Just saying, LoL isn't as active as it used to be aswell.
On website that had the amount of hours tracking from each gamer that was logged in, Example xFire, LoL used to be far #1 with like millions of hours ahead from every game, it was even the first game that surpassed WoW.
But since a while, WoW surpassed LoL once again.
LoL is from #1 active game to #4.
Love Riot, and now love Morello. His stance is perfectly accurate and explains in a few sentences what WoW has gone through over the years.
This is my opinion on the whole issue of exclusivity and, on a larger scale, what Blizzard has done with WoW.
First I'll say I can understand why they would want to let a lot of players see all the content they make. Perhaps not at every difficulty, but all of the content, dungeons and story that they create. This makes sense from a point of view of a business, which is what Blizzard is, and when you look at it from one perspective it looks like it is the best route to go: more people see content, they beat it, and then want more. It grabs those who weren't able to get into raids before and makes them feel like, for the most part, something new will be available either shortly in the future, or just after a while of waiting.
The problem is that, in my opinion, the stance has extended its reach beyond what kept WoW feeling like a game.
There has been an absolutely massive focus on convenience instead of on making the world of warcraft feel like a world you would want to be immersed in. Things like LFG, LFR, (to a somewhat lesser extent) cross-server battle grounds, and other things implemented for convenience purposes detracted from WoW feeling like a game.
It would be like if you were playing Skyrim, and every single dungeon in that game were already on your map, and you could instantly teleport to it without having to find it or go out and explore it. Then, when you arrive, you enter the dungeon, are told what boss is ahead of you, what moves they know, and how you can kill it best. It will also tell you exactly what loot CAN drop, provides you with in your face notifications of what spell a boss is casting, and when any other opponents could come out and attack you.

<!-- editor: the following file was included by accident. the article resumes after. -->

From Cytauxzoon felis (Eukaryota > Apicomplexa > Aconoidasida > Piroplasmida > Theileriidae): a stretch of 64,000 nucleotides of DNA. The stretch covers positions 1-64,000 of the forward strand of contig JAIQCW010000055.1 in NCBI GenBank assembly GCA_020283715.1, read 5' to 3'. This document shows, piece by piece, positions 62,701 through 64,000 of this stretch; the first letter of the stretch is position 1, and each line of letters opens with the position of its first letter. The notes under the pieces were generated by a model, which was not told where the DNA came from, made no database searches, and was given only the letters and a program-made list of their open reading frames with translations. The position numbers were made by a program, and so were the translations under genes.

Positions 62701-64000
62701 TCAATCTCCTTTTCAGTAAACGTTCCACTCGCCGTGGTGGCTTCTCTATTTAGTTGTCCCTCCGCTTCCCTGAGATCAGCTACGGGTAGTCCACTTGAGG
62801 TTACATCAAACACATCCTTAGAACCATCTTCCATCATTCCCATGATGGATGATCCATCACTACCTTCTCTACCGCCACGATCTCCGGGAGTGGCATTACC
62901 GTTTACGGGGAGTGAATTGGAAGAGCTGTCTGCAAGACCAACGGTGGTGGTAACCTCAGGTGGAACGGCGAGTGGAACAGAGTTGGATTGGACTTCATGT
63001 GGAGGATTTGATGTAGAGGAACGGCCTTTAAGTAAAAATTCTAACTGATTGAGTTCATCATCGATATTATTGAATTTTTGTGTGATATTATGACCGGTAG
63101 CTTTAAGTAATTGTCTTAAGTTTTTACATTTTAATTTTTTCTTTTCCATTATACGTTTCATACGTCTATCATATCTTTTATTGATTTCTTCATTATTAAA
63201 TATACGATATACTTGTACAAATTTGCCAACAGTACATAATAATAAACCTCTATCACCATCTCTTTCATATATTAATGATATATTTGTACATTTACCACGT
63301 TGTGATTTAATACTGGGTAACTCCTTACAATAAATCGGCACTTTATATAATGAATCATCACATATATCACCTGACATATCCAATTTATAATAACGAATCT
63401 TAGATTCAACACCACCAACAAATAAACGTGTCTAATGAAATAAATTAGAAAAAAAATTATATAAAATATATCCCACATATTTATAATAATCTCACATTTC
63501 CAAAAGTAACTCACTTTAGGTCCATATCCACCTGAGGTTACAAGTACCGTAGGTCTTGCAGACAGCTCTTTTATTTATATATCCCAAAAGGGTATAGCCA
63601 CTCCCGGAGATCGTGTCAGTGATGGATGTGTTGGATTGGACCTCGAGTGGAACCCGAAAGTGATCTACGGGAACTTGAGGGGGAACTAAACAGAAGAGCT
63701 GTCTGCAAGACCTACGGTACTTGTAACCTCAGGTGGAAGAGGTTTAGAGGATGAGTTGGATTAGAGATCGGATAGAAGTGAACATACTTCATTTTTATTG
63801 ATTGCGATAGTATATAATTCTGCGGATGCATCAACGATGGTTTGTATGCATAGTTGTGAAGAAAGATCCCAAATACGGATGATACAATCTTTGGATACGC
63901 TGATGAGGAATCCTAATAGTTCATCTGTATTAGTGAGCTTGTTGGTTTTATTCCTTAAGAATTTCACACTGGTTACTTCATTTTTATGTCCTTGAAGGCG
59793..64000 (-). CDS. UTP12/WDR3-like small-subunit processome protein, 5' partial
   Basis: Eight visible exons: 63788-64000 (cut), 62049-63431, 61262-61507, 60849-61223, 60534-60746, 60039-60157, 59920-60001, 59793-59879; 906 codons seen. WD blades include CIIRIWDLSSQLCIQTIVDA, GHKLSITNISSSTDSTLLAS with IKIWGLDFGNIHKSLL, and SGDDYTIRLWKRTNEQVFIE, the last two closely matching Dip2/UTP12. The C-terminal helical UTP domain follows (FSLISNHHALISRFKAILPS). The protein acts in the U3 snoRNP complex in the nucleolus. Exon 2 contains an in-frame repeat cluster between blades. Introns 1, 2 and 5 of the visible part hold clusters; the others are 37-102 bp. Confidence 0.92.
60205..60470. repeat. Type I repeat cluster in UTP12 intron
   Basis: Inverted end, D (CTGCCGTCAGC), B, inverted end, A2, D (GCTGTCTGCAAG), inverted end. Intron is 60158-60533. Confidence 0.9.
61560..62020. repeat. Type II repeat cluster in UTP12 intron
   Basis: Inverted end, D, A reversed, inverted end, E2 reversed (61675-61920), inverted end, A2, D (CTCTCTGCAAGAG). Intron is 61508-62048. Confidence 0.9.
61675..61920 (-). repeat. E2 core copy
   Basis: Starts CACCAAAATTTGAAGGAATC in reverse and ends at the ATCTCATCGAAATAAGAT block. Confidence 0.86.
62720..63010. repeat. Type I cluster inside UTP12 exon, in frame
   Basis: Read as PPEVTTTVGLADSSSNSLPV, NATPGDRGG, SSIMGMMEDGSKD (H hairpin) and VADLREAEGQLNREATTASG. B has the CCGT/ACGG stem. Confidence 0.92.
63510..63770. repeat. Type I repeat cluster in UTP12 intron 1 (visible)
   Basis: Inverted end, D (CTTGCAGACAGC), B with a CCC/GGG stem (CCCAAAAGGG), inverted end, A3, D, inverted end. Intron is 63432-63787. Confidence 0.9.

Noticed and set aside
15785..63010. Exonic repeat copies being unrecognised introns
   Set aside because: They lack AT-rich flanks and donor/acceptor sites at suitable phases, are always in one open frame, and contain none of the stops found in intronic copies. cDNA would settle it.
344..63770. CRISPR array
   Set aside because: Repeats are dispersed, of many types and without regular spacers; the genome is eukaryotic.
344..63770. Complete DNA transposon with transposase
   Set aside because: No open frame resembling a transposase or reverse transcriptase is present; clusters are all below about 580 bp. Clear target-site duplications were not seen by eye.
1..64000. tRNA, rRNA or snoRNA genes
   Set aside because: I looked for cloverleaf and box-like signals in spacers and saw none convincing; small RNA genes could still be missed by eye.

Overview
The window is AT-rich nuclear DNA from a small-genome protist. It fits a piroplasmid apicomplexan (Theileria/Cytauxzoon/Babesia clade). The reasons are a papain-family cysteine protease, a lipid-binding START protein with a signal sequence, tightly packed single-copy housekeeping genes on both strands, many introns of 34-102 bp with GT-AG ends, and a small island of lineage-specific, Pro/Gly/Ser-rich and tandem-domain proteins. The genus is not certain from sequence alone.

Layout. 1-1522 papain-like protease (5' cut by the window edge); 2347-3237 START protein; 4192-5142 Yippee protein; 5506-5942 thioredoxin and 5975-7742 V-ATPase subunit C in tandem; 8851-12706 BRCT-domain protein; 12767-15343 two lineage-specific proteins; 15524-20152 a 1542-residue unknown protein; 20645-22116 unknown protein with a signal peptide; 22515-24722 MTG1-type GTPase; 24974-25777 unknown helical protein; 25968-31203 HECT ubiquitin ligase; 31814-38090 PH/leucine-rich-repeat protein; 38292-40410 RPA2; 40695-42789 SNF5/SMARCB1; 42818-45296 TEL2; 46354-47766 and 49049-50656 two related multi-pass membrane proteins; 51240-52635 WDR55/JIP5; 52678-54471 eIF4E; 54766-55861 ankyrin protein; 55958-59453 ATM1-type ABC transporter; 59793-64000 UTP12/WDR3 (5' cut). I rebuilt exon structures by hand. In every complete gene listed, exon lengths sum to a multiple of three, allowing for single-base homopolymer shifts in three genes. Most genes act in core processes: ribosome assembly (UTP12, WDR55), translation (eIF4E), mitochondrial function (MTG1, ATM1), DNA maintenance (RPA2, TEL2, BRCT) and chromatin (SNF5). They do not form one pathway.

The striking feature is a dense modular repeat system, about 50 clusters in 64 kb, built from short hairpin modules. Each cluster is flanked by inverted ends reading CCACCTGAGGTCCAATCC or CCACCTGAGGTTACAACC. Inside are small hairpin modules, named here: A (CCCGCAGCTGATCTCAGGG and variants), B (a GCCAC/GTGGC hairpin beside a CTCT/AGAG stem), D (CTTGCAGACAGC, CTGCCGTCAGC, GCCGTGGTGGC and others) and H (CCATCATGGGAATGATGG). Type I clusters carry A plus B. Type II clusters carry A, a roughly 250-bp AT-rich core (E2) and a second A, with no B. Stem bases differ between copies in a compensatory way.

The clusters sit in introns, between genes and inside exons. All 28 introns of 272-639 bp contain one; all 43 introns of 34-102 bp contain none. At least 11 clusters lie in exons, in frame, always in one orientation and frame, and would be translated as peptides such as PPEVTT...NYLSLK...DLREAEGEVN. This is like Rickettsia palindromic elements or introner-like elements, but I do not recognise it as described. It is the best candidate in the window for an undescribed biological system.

World of Warcraft stopped being a game for me. Instead, it became something more of a grind. The game lost its enchantment by having everything be simplified, made extremely efficient, and by having content consumed at such an enormous pace that it's like eating a meal filled with MSG. You'll just be hungry again in a little bit. I felt like dungeons and even raids, up until about Wrath or so, were like a huge meal, with a giant turkey leg, huge amounts of stuffing, and just so much you would need to take your time to get it all done. You would need to get through earlier content to reach the new stuff, but that was okay because that content was not only new, but that gear that was available then was the best you could get until you could work your way up. The content had a real sense of progression, and it gave you a feeling like you could constantly improve yourself and earn your way to seeing more content.
I know not everyone is going to agree with me, but I look at WoW, and I talk with my friends, and we all just wonder what happened. It just stopped feeling like a game after a while. It stopped feeling like it was this immersive world, and instead it was this streamlined, breakneck speed game to rush through everything and see everything in the shortest amount of time possible.
I really, really miss what World of Warcraft was, but it won't change. A guy can always hope though.
All people can access raids, in vanilla era too. The problem was that the LAST patchs before an expansion (naxx, sunwell, ruby sanctum, Dragon Soul and the incoming SoO) had always problems:have to mean creating content only 1% of the community will access.
-Naxx40: Hard to get 40 users that could afford all naxx (16 bosses) in less than 4 months (why 4 months?, because the player-base moved to BC)